By Teddy Otieno, Robert Otieno, John Sande and Florence Dzame
Political discourse shapes our lives in modern day world. It not only sets the stage for a battle ground among various political parties but also gives room to the citizenry to question the leadership bravura of those in elective posts. Now imagine an app that allows you to access information on your ideal political candidate, their party manifesto and performance track record!
The M-Kura (Tuko Ndani Ndani) app, derived from a Swahili catch-phrase that loosely translates to ‘we are in this together’ will provide youth with the much needed information to engage in the electoral process. The app will have information on location of polling station, information for first time voters, including profiles of political candidates. The easy to use interface will change how the user receives consolidated information that is seldom to find.
Ease of access is a key factor in the generation of this application. The platform can be accessed by downloading by M-Kura App from the Google Play Store. In order to use it efficiently, one can also download information as pdf for a small fee by choosing their preferred mode of payment. An sms or email notification will then confirm your payment.
Similarly, the M-kura app will be able to provide information by highlighting electoral boundaries of various regions via maps. This will enable users to view information or details of respective candidates in a given region (county, constituency, or ward). Users will also keep track of the results as tallied through the IEBC interface. Information will also be relayed in the national language- English and translated into Swahili.
Youth in Kenya make up about two-thirds of the population. This means that they have the power to elect leaders who have the best of their interests at heart.Notably, youth in the country have however not made much use of this ‘tyranny of numbers’ at the ballot box to shape political and socio-economic decisions. Due to their lack of interest in politics and inadequate civic education, youth have failed to make the much- needed leap forward by breaking the representative-politics glass ceiling. This was witnessed during the mass voter registration drive, where the Independent Electoral and Boundaries Commission (IEBC) reported that at least 1.4 million new voters came out to register, falling short of the anticipated 4 million, majority of whom were expected to be the youth.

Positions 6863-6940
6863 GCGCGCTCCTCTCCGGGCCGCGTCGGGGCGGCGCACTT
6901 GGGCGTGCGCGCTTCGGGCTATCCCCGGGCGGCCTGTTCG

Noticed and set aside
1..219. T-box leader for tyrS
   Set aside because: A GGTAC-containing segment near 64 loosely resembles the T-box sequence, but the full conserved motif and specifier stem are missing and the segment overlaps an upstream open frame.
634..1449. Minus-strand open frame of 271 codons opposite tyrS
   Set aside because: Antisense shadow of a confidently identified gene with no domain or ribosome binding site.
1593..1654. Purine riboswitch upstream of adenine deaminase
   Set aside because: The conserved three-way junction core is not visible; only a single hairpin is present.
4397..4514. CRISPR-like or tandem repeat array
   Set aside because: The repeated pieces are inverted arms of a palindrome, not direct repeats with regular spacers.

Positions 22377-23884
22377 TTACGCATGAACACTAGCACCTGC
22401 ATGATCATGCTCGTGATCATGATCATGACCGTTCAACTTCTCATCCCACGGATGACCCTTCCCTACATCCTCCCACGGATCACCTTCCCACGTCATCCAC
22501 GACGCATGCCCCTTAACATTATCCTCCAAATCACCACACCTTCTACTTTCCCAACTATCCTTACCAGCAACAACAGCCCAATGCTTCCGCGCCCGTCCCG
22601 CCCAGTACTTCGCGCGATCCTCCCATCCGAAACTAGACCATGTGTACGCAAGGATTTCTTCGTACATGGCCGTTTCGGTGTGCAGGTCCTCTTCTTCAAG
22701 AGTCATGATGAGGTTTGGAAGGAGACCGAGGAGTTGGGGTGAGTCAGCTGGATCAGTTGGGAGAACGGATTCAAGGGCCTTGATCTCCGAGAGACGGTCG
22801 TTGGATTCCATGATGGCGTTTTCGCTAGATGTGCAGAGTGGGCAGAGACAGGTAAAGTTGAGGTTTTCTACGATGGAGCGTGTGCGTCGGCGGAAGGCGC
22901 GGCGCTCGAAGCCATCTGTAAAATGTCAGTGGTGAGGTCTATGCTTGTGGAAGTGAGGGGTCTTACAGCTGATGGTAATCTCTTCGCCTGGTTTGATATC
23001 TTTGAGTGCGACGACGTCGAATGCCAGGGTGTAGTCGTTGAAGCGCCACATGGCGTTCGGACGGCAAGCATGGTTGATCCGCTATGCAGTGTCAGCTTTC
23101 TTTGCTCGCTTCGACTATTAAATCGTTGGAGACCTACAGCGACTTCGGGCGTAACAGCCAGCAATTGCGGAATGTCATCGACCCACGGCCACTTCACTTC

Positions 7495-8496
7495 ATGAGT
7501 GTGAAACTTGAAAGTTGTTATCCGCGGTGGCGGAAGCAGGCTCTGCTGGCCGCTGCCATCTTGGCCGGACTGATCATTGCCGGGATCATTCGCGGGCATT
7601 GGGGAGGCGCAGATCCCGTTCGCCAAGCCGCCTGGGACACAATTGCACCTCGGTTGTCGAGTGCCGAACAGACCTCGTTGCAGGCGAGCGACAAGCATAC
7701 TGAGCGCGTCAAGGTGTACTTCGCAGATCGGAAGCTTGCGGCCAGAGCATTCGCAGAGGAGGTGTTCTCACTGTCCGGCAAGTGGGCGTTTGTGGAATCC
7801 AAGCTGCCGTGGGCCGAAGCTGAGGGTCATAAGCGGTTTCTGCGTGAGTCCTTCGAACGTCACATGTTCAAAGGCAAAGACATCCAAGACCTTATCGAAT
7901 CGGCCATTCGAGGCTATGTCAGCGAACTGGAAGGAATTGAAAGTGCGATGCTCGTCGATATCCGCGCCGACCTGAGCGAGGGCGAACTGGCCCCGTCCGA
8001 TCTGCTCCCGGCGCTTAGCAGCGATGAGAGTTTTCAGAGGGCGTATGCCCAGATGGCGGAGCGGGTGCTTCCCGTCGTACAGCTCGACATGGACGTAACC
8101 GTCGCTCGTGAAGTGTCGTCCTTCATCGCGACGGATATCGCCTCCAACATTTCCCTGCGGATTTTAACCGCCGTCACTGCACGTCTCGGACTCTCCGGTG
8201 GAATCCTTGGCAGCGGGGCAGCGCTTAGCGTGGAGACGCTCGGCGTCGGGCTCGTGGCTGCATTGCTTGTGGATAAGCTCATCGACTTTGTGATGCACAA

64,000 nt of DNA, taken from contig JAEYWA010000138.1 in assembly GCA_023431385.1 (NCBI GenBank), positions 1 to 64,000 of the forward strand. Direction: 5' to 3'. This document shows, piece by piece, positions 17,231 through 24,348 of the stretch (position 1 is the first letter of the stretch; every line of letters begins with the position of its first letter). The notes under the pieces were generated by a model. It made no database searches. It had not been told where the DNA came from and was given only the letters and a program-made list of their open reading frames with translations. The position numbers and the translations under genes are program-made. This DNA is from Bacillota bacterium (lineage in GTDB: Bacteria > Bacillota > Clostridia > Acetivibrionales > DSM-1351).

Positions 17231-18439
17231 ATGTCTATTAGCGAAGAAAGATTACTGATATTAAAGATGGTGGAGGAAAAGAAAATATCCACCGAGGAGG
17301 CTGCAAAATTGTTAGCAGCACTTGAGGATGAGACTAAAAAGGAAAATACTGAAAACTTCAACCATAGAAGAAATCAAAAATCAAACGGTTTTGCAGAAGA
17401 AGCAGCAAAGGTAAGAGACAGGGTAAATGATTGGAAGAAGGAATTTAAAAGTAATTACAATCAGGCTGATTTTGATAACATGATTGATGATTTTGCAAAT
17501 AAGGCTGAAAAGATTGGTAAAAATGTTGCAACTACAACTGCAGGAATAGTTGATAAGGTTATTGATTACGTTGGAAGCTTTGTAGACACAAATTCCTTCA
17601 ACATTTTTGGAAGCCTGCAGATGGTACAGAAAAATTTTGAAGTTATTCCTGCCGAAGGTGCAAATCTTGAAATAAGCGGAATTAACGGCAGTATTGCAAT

It is no longer news that the political elite has played the manipulative card on youthful Kenyans, by shifting attention from issue-based to power-hungry politics. Through heinous acts like bribery and motivation to violence, politicians have long enjoyed some sort of ‘security’ within the foul political institution which naturally attracts lower lifeforms interested in the pursuit and application of power.
To address this development problem, the app discourses the issues created by those who seek the brutal ecstasies of domination by way of power. However, of great importance is the premise that the M-Kura app will seek to re-align the contemptible desires of submission orchestrated by those who do not defend their freedom by voting, staying informed and getting involved.
As the old adage goes, there is nothing more foul than a politician except a citizen who submits in cowardice, laziness, apathy and ignorance. In this vein, the M-Kura app will empower youth through voter education, enabling them to understand their contribution to the electoral process. With the 2017 Kenyan General elections close to the bone, continuous educational programs targeting all and sundry will set the pace for a slowly democratizing society. This will ensure that all demographic cohorts are well informed on matters voter education.